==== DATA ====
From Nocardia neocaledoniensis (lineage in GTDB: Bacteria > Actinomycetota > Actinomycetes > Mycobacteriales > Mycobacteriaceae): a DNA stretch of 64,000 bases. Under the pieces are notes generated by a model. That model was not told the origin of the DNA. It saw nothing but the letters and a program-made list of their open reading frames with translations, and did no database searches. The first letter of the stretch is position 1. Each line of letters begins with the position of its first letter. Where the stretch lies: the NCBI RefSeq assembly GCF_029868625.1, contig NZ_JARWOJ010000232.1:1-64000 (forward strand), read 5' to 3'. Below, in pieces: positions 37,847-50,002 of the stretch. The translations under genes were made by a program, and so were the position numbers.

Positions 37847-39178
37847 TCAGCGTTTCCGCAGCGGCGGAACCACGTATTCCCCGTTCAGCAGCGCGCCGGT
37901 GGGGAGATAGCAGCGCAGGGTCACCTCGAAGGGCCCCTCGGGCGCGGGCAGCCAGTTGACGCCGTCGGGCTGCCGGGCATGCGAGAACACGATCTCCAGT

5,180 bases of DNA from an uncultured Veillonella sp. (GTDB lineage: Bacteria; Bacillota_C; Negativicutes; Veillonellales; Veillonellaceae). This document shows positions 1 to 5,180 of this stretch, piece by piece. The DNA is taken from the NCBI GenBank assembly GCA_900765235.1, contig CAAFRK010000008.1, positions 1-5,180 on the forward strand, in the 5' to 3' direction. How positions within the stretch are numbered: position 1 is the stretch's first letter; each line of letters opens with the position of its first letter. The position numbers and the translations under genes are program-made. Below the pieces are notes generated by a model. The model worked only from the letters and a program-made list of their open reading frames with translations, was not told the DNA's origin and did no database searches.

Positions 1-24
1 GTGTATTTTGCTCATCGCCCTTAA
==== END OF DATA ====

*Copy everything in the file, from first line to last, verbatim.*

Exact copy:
From Nocardia neocaledoniensis (lineage in GTDB: Bacteria > Actinomycetota > Actinomycetes > Mycobacteriales > Mycobacteriaceae): a DNA stretch of 64,000 bases. Under the pieces are notes generated by a model. That model was not told the origin of the DNA. It saw nothing but the letters and a program-made list of their open reading frames with translations, and did no database searches. The first letter of the stretch is position 1. Each line of letters begins with the position of its first letter. Where the stretch lies: the NCBI RefSeq assembly GCF_029868625.1, contig NZ_JARWOJ010000232.1:1-64000 (forward strand), read 5' to 3'. Below, in pieces: positions 37,847-50,002 of the stretch. The translations under genes were made by a program, and so were the position numbers.

Positions 37847-39178
37847 TCAGCGTTTCCGCAGCGGCGGAACCACGTATTCCCCGTTCAGCAGCGCGCCGGT
37901 GGGGAGATAGCAGCGCAGGGTCACCTCGAAGGGCCCCTCGGGCGCGGGCAGCCAGTTGACGCCGTCGGGCTGCCGGGCATGCGAGAACACGATCTCCAGT

5,180 bases of DNA from an uncultured Veillonella sp. (GTDB lineage: Bacteria; Bacillota_C; Negativicutes; Veillonellales; Veillonellaceae). This document shows positions 1 to 5,180 of this stretch, piece by piece. The DNA is taken from the NCBI GenBank assembly GCA_900765235.1, contig CAAFRK010000008.1, positions 1-5,180 on the forward strand, in the 5' to 3' direction. How positions within the stretch are numbered: position 1 is the stretch's first letter; each line of letters opens with the position of its first letter. The position numbers and the translations under genes are program-made. Below the pieces are notes generated by a model. The model worked only from the letters and a program-made list of their open reading frames with translations, was not told the DNA's origin and did no database searches.

Positions 1-24
1 GTGTATTTTGCTCATCGCCCTTAA